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Joint action modulates motor system involvement during action observation in 3-year-olds.

Meyer M, Hunnius S, van Elk M, van Ede F, Bekkering H - Exp Brain Res (2011)

Bottom Line: We used a simple button-pressing game in which the two players acted in turns.Power in the mu- and beta-frequency bands was compared when children were not actively moving but observing the experimenter's actions when (1) they were engaged in the joint action game and (2) when they were not engaged.This motor system involvement might play an important role for children's joint action performance.

View Article: PubMed Central - PubMed

Affiliation: Donders Institute for Brain, Cognition and Behaviour, Radboud University, P.O. Box 9104, 6500 HE Nijmegen, The Netherlands. m.meyer@donders.ru.nl

ABSTRACT
When we are engaged in a joint action, we need to integrate our partner's actions with our own actions. Previous research has shown that in adults the involvement of one's own motor system is enhanced during observation of an action partner as compared to during observation of an individual actor. The aim of this study was to investigate whether similar motor system involvement is present at early stages of joint action development and whether it is related to joint action performance. In an EEG experiment with 3-year-old children, we assessed the children's brain activity and performance during a joint game with an adult experimenter. We used a simple button-pressing game in which the two players acted in turns. Power in the mu- and beta-frequency bands was compared when children were not actively moving but observing the experimenter's actions when (1) they were engaged in the joint action game and (2) when they were not engaged. Enhanced motor involvement during action observation as indicated by attenuated sensorimotor mu- and beta-power was found when the 3-year-olds were engaged in the joint action. This enhanced motor activation during action observation was associated with better joint action performance. The findings suggest that already in early childhood the motor system is differentially activated during action observation depending on the involvement in a joint action. This motor system involvement might play an important role for children's joint action performance.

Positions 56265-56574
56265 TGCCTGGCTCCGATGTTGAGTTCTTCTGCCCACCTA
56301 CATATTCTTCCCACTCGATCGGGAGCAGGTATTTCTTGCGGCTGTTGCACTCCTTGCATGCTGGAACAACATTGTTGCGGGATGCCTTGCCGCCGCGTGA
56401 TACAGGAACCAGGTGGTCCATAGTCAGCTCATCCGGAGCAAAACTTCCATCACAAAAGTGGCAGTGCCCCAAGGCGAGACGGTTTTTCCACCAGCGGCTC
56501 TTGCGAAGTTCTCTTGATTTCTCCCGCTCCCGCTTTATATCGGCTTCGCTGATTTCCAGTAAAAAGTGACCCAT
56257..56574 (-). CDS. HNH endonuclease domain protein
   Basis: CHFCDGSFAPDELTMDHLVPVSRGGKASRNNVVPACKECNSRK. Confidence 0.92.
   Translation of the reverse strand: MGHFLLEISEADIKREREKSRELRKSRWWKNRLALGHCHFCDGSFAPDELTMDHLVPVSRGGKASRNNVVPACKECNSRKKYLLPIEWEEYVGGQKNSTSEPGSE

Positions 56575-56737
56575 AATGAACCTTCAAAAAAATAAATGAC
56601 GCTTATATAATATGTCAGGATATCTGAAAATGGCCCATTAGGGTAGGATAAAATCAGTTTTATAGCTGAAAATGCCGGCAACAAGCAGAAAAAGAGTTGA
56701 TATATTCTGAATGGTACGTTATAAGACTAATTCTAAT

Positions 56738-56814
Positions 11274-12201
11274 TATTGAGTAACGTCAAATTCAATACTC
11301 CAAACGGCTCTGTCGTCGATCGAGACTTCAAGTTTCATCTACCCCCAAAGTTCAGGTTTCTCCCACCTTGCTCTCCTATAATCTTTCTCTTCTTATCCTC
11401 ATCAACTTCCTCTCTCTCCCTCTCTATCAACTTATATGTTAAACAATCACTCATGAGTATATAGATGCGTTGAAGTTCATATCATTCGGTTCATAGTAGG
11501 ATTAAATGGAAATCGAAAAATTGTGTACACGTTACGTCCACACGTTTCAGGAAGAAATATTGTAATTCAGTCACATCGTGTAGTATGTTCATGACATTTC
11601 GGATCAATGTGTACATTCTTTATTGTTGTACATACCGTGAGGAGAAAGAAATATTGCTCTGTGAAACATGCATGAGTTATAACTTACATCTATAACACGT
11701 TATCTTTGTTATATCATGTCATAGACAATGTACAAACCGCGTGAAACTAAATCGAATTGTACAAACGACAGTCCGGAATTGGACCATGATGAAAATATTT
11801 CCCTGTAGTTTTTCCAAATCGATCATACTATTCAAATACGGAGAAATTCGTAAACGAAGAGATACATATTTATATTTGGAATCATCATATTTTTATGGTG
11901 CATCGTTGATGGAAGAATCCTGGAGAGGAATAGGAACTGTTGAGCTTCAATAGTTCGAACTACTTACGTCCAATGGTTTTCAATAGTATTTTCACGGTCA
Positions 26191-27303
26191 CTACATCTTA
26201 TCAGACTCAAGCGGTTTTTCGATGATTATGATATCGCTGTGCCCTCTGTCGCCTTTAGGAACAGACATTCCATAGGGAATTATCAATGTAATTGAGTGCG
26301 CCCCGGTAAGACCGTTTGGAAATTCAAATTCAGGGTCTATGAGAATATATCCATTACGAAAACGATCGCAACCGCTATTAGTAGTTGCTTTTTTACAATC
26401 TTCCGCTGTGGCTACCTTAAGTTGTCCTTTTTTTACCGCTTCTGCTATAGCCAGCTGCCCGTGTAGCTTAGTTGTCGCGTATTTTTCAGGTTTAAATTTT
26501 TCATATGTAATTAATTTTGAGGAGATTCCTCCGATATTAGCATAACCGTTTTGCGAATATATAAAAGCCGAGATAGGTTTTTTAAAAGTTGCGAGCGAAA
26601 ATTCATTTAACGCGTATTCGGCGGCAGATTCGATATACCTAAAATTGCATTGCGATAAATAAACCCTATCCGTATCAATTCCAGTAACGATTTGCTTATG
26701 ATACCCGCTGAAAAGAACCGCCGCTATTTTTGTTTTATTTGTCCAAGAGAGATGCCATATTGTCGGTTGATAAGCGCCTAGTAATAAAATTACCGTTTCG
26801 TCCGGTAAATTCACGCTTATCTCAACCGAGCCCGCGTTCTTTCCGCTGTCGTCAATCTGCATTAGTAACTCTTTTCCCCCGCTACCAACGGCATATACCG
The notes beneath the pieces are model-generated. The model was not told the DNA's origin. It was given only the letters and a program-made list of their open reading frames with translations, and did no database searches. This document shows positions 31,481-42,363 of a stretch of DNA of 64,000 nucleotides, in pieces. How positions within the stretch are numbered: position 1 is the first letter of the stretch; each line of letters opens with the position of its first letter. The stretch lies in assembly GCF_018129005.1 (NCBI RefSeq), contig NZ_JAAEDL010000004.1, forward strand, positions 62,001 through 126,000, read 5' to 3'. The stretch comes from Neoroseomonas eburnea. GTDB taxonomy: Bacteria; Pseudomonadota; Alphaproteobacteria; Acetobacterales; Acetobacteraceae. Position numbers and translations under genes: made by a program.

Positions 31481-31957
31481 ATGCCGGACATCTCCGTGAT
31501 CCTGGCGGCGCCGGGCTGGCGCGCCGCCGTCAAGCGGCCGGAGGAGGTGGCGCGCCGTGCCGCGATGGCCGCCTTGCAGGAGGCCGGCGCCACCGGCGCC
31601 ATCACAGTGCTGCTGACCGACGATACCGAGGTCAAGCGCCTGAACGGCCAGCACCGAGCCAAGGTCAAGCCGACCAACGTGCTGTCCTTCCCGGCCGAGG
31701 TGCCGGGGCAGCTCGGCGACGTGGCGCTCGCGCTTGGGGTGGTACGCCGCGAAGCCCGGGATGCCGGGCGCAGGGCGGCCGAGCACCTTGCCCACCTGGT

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a Time-resolved normalized difference in power at electrode site C3. Power differences represent the contrast between the observation of Actor1’s actions when children were involved in the joint action and when they were not involved. At time 0, Actor1 pushed the button that moved up a cartoon figure on the screen. Before time 0, Actor1 moved her hand toward the button. After time 0, Actor1 moved her hand back to the resting position, while it is the child’s next turn in the joint action condition and Actor2’s next turn in the joint action observation condition. White boxes indicate the time–frequency windows of the effects for which we evaluated the correlation with joint action performance and the topography (see “Methods” and “Results”). b Correlation between the individual beta-power difference and the percentage of errors children made during the joint game. Each data point represents one child. c Topography of the normalized beta-power difference, including the data points marked by the white box. Power differences are displayed on seven electrodes (only electrodes were used that were sufficiently noise-free for all seven children)
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Fig2: a Time-resolved normalized difference in power at electrode site C3. Power differences represent the contrast between the observation of Actor1’s actions when children were involved in the joint action and when they were not involved. At time 0, Actor1 pushed the button that moved up a cartoon figure on the screen. Before time 0, Actor1 moved her hand toward the button. After time 0, Actor1 moved her hand back to the resting position, while it is the child’s next turn in the joint action condition and Actor2’s next turn in the joint action observation condition. White boxes indicate the time–frequency windows of the effects for which we evaluated the correlation with joint action performance and the topography (see “Methods” and “Results”). b Correlation between the individual beta-power difference and the percentage of errors children made during the joint game. Each data point represents one child. c Topography of the normalized beta-power difference, including the data points marked by the white box. Power differences are displayed on seven electrodes (only electrodes were used that were sufficiently noise-free for all seven children)